In Zen monasteries, a flat board is hung near the meditation hall, next to a mallet. This is the "han." Striking the han with the mallet calls everyone to meditation. Traditionally, these words are inscribed on the han:
Great is the matter of birth and death,
All is impermanent, quickly passing.
Don't waste this life.
Zen teachers often speak of enlightenment as resolving "the great matter." Masters of the Zen tradition, from Bodhidharma to the present day, have taught that resolving the great matter of birth and death is the heart of practice. All the rest is ancillary.
Of course, in Zen history, there have been times when institutions became complacent about the great matter. Then great teachers like Hakuin come along and reignite the fire, so to speak. In my personal experience here in the West, all of my teachers have been very clear that practice is about resolving the great matter.
However, at Wild Fox Zen, Dosho Port writes that as Soto Zen takes institutional shape in the West it is losing this focus.
"In my view, practice-enlightenment of the Great Matter of birth and death is the "why?" and is what we in Zen have to offer those interested in such a thing. That the heart of the matter would be relegated to the periphery of priest training after only 50 years in the West is of great concern."
As I've said, in my own Zen matriculation I haven't seen awakening relegated to anywhere except, well, everywhere. But over the past 20 or so years I have noticed something of a cultural shift in books, journals, and online discussions about Buddhism.
For example, last March Vishvapani Blomfield wrote at The Guardian website:
"Many who found Buddhism in the 60s saw nirvana as the ultimate peak experience. A decade later these recovering hippies were painfully finding out that Buddhism is more concerned with reshaping character and behaviour than big, mystical experiences. Younger Buddhists are often more fired by social action than mysticism."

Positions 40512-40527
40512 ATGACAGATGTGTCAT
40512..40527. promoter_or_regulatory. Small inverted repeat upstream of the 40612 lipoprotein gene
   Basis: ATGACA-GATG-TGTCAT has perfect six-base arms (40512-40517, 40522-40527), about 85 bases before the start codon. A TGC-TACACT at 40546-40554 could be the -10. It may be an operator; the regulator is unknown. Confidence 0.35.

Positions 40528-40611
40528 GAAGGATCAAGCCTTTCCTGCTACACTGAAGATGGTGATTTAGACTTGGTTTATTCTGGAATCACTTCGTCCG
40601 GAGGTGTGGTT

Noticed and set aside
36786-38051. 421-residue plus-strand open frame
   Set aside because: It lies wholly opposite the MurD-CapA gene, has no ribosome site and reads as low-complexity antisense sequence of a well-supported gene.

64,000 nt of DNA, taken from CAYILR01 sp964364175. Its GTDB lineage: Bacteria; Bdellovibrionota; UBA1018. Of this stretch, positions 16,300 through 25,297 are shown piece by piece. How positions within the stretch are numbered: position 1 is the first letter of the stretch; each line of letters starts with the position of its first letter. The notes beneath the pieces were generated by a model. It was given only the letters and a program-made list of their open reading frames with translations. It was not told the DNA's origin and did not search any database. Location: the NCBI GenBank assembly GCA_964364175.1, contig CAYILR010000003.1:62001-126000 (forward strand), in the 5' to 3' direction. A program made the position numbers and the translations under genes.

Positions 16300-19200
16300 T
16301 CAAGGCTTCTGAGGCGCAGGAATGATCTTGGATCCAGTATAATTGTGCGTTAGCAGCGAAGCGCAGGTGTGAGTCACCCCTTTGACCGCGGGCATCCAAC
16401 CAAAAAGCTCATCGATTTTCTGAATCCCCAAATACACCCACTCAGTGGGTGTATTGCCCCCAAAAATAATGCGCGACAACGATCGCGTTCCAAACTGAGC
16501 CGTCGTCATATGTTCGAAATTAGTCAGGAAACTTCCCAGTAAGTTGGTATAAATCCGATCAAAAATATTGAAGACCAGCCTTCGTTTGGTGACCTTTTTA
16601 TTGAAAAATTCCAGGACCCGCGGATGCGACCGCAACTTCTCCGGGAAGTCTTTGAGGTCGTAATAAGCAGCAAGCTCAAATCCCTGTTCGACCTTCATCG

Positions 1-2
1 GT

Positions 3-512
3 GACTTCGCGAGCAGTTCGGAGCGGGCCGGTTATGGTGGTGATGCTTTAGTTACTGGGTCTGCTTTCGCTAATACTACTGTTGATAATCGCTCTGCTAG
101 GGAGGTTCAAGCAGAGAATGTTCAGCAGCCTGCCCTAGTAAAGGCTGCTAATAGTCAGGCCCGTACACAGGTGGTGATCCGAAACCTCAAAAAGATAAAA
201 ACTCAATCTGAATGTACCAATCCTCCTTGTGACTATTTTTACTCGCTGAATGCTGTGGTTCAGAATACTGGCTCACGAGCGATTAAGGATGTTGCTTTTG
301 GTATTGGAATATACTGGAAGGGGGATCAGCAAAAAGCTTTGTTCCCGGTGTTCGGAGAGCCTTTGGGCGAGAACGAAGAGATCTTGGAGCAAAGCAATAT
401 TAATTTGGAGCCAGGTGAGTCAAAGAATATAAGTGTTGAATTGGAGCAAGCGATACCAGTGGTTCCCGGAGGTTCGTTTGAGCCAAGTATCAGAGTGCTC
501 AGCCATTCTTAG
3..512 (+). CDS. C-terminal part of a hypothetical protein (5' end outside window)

Sadly, I think he is right. But this is just going from one mistake to another one. Enlightenment, the teachers say, is not an "ultimate peak experience." More than 40 years ago, when the flower children of the counterculture floated into the San Francisco Zen Center hoping to trip out on satori, Shunryu Suzuki Roshi talked them down by saying enlightenment is nothing special.
This was a Zen teacher explaining that enlightenment is not some glorious sparkly thing out there somewhere. Remember, "ordinary mind is the Tao." Yet this "ordinary," this nothing special, is rarely encountered. We sleepwalk through our lives and don't see it.
In a Patheos post I've mentioned recently, Justin Whitaker writes,
"For Buddhism, at least according to Batchelor, Peacock (and myself to some degree), getting back to the 'fundamentals' means getting to a sort of pragmatic psychology which is meant to address universal human ethical concerns."
Oh, please, no. That's not ordinary mind; that's discriminating bullshit mind. Sorry, but that's what it is. It's certainly not resolving the great matter of life and death. It's just a re-arrangement of the same old furniture.
I'm not saying there's necessarily anything wrong with pragmatic psychology and addressing universal human ethical concerns, but limiting Buddhism to that is a bit like buying a top-of-the-line concert grant piano and using it to display your seashell collection. It's like traveling to Paris and spending all your time in your hotel room watching travelogues of Paris. It's like receiving a giftboxed diamond ring and tossing out the ring so you can do something with the box.
Awaken! Awaken! Don't just re-arrange the furniture.